Blogger Mike Schropp of “Total Geekdom” recently revealed the construction of his new wind tunnel-cooled computer. Designed for grid computing, Schropp’s new computer is part of the IBM’s World Community Grid, which combines a worldwide network of computers into a supercomputer that is working to identify cures for cancer and AIDS and find solutions to other areas of medical and humanitarian research.
“Knowing I needed to maximize cooling, I explored a concept I’d tinkered with previously; a wind tunnel computer case,” Schropp writes on his blog. “I did extensive testing with various designs, materials and configurations until I settled on a final design.”
Schropp constructed the basic shape of the wind tunnel out of MDF board composite, angle aluminum and polycarbonate, and installed a series of lever switches to control both the fan and the power to the LED temperature gauges. A standard box fan was placed at the air intake section of the wind tunnel.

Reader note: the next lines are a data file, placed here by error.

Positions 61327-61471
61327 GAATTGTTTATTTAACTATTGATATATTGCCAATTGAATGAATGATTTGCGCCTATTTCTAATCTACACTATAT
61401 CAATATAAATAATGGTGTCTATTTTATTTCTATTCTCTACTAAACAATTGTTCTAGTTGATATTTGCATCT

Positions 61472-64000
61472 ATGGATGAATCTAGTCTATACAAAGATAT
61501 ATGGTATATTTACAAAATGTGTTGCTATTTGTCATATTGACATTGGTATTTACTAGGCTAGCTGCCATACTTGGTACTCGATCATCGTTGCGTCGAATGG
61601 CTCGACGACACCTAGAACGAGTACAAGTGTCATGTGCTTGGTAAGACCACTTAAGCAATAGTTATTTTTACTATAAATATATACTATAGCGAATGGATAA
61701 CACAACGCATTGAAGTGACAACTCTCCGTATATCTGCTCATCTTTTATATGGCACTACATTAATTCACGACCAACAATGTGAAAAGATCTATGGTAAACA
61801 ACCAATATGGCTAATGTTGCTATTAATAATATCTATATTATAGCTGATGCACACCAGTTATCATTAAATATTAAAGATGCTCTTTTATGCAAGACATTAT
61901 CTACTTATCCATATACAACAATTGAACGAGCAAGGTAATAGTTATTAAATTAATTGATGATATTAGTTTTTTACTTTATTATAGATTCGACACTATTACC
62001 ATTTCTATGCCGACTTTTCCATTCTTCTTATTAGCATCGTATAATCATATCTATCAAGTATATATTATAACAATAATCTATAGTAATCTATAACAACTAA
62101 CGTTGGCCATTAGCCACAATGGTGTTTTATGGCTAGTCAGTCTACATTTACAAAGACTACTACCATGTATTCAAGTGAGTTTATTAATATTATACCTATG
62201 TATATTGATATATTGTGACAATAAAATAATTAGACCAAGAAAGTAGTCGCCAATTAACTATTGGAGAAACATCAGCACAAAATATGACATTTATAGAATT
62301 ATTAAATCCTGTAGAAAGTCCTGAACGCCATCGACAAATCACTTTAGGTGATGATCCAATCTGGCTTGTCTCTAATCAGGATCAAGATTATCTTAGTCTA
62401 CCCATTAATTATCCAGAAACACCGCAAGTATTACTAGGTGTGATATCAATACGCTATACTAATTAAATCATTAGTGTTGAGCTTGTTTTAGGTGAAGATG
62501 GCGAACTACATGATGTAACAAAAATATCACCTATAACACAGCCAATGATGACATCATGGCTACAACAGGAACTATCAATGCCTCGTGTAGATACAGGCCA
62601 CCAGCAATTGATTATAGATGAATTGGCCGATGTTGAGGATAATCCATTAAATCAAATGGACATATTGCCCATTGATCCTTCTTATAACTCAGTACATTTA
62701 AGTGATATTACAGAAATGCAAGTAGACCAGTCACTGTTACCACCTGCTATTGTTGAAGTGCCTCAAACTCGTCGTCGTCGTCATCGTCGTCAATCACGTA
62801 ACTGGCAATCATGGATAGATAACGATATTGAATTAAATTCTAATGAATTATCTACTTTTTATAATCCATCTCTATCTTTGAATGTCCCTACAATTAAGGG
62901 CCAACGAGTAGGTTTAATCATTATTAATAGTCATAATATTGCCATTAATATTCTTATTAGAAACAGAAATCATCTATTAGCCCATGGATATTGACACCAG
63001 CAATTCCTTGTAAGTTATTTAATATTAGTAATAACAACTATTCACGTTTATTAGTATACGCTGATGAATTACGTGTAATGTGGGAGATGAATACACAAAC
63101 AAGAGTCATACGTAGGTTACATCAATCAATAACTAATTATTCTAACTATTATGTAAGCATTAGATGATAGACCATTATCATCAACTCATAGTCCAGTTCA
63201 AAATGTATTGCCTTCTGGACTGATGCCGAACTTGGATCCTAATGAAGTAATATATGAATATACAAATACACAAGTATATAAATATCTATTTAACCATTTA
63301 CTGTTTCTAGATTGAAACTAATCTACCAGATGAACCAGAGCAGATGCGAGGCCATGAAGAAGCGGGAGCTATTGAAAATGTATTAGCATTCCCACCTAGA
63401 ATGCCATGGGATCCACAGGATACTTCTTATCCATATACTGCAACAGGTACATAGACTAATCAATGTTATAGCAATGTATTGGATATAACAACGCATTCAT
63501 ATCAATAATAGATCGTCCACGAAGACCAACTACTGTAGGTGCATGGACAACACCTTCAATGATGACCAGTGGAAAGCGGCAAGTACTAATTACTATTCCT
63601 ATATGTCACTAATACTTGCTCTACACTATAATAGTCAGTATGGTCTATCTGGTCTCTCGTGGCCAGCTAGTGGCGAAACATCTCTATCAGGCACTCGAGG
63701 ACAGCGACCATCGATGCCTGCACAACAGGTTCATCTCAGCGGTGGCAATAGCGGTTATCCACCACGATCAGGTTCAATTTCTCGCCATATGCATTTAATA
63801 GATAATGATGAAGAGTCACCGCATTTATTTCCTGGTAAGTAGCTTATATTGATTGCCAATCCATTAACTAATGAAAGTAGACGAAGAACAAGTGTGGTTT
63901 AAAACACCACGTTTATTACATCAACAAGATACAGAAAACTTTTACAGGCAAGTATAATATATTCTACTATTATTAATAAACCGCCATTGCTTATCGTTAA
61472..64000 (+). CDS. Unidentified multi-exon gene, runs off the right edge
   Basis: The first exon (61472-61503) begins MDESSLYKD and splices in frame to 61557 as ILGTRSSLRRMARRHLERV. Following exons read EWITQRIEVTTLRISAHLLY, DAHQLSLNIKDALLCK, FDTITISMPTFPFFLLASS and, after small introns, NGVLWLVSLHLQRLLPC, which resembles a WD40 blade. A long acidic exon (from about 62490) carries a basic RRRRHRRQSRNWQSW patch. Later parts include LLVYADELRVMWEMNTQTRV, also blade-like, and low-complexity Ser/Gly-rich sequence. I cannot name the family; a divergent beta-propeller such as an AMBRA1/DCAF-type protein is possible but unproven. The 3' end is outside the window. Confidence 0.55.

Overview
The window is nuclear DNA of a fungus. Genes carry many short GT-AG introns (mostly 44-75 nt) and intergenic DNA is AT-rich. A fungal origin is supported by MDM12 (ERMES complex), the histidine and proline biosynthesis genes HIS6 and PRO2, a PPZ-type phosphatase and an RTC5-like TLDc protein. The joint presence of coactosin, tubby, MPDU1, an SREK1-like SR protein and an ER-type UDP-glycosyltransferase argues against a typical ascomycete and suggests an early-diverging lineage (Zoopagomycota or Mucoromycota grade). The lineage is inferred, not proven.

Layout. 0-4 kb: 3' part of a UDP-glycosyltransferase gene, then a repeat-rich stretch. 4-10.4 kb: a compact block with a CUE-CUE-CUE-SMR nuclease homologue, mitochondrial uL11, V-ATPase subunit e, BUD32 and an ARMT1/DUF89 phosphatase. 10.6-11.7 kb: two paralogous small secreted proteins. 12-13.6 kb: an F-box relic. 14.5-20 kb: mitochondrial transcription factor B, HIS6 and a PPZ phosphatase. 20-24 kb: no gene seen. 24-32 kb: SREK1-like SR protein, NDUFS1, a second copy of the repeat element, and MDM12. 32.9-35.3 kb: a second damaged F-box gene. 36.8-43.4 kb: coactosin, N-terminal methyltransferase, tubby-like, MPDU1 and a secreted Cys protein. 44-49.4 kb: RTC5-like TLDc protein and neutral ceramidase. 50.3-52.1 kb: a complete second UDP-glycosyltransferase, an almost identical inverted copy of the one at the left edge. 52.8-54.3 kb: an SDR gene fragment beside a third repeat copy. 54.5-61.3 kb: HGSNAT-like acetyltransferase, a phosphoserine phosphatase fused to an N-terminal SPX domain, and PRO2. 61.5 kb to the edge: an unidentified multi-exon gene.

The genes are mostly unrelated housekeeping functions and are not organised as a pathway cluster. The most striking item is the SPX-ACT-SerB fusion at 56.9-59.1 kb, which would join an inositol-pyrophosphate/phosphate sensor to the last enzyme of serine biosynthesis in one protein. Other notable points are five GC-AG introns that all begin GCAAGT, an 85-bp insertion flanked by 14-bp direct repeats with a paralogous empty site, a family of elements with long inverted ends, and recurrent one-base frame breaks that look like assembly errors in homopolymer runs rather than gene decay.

According to Schropp, the wind tunnel-cooled computer is currently processing 8,000 single workunits per day, approximately 20 times the capability of a standard IBM World Community Grid member.
Schropp plans to modify the CPU by “delidding” it and hopes to increase the CPU overclock and GPU overclock. He also aims to continue airflow testing and investigate the possibility of cooling multiple computer systems simultaneously using the wind tunnel.